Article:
A modern mudlarker finds treasures washed up on the River Thames banks


Originally published at: https://boingboing.net/2018/11/13/a-modern-mudlarker-finds-treas.html


It’s worth noting, though, that the V&A’s is a dessert spoon and had no ritual significance.

Dessert is not a ritual in Britain, then? I must have misread my Dickens.


Neal Stephenson’s Quicksilver opens with a description of mudlarks circa 1665:

Mother Shaftoe kept track of her boys’ ages on her fingers, of which there were six. When she ran short of fingers—that is, when Dick, the eldest and wisest, was nearing his seventh summer—she gathered the half-brothers together in her shack on the Isle of Dogs, and told them to be gone, and not to come back without bread or money.

This was a typically East London approach to child-rearing and so Dick, Bob, and Jack found themselves roaming the banks of the Thames in the company of many other boys who were also questing for bread or money with which to buy back their mothers’ love.

London was a few miles away, but, to them, as remote and legendary as the Court of the Great Mogul in Shahjahanabad. The Shaftoe boys’ field of operations was an infinite maze of brickworks, pig yards, and shacks crammed sometimes with Englishmen and sometimes with Irishmen living ten and twelve to a room among swine, chickens, and geese.

The Irish worked as porters and dockers and coal-haulers during the winter, and trudged off to the countryside in hay-making months. They went to their Papist churches every chance they got and frittered away their silver paying for the services of scribes, who would transform their sentiments into the magical code that could be sent across counties and seas to be read, by a priest or another scrivener, to dear old Ma in Limerick.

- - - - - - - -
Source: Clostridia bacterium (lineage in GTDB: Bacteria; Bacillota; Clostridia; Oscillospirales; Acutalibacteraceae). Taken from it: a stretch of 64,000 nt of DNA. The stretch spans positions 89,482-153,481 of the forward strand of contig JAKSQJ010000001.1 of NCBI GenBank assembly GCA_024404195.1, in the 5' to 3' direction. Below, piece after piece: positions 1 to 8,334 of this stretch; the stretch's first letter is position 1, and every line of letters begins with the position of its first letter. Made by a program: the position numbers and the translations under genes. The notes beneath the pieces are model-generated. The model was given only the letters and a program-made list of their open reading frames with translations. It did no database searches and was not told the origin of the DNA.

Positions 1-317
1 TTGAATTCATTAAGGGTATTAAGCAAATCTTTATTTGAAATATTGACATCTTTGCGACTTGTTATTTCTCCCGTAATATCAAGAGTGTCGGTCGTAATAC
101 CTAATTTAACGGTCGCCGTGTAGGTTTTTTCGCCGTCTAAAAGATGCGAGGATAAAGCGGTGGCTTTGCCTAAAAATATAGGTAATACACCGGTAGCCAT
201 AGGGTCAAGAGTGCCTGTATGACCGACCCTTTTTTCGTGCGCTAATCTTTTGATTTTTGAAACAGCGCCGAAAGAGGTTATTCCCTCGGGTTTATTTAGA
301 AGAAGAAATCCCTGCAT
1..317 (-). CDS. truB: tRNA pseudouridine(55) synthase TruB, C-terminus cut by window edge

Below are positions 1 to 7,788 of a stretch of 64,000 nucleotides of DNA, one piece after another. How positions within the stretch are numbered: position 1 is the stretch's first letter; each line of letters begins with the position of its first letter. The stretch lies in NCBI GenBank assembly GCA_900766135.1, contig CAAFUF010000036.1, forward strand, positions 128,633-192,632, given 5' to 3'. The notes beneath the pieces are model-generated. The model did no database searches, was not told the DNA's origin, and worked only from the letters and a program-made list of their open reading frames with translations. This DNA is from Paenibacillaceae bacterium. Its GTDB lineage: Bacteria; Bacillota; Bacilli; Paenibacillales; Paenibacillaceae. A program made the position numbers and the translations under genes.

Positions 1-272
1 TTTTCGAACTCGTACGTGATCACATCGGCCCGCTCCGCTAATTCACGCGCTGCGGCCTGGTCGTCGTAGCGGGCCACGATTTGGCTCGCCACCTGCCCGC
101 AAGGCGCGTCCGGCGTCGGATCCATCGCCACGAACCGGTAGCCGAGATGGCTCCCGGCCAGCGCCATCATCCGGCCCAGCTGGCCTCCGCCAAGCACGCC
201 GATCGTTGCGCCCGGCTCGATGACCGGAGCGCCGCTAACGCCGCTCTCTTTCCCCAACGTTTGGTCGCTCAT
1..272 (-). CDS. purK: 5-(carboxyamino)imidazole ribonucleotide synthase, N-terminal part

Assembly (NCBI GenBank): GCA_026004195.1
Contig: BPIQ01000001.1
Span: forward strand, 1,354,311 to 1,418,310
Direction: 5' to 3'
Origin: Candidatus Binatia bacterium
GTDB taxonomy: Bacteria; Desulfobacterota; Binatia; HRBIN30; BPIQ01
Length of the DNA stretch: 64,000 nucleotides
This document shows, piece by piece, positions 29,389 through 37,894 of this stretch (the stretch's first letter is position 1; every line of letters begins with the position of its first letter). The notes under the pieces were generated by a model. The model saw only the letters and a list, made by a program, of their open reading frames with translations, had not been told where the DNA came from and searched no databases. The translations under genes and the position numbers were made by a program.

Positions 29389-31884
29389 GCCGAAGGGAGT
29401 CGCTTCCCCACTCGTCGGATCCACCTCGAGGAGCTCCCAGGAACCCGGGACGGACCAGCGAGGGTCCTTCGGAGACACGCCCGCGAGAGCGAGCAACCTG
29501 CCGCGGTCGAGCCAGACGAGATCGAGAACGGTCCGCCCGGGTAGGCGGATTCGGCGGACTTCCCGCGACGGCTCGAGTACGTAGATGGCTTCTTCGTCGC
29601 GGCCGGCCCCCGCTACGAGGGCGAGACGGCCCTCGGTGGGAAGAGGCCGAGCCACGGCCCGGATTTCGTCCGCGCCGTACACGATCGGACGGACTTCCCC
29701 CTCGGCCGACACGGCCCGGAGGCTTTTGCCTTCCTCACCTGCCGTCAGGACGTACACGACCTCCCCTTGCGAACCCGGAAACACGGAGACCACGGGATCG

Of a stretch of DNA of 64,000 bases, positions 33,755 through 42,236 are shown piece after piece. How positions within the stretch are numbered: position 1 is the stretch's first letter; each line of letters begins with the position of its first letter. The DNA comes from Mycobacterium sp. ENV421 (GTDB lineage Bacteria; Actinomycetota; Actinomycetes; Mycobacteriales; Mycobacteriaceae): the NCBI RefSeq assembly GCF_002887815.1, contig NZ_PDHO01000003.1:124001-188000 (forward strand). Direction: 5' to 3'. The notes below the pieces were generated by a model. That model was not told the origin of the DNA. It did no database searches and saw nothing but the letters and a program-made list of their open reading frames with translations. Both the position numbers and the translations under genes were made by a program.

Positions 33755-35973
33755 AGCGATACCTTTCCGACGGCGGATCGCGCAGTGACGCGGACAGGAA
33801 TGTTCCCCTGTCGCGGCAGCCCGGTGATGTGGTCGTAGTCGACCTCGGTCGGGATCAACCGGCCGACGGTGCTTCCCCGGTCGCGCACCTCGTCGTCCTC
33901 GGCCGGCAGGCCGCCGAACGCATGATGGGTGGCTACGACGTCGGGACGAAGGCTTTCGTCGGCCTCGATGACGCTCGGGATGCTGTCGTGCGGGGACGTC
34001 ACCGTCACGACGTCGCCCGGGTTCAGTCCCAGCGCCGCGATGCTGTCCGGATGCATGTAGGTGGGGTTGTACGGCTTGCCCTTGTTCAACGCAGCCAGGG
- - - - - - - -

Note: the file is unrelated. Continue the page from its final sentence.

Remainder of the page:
In Mother Shaftoe’s part of town, that kind of willingness to do a day’s hard work for bread and money was taken as proof that the Irish race lacked dignity and shrewdness. And this did not even take into account their religious practices and all that flowed from them, e.g., the obstinate chastity of their women, and the willingness of the males to tolerate it. The way of the mudlarks (as the men who trafficked through Mother Shaftoe’s bed styled themselves) was to voyage out upon the Thames after it got dark, find their way aboard anchored ships somehow, and remove items that could be exchanged for bread, money, or carnal services on dry land.



Great series about more modern-day mudlarks:


If anyone is in London and wants to do this, there are groups that have a licence who will take you.

These people for example:



Mudlarker? That’s just an upmarket tosher, isn’t It?


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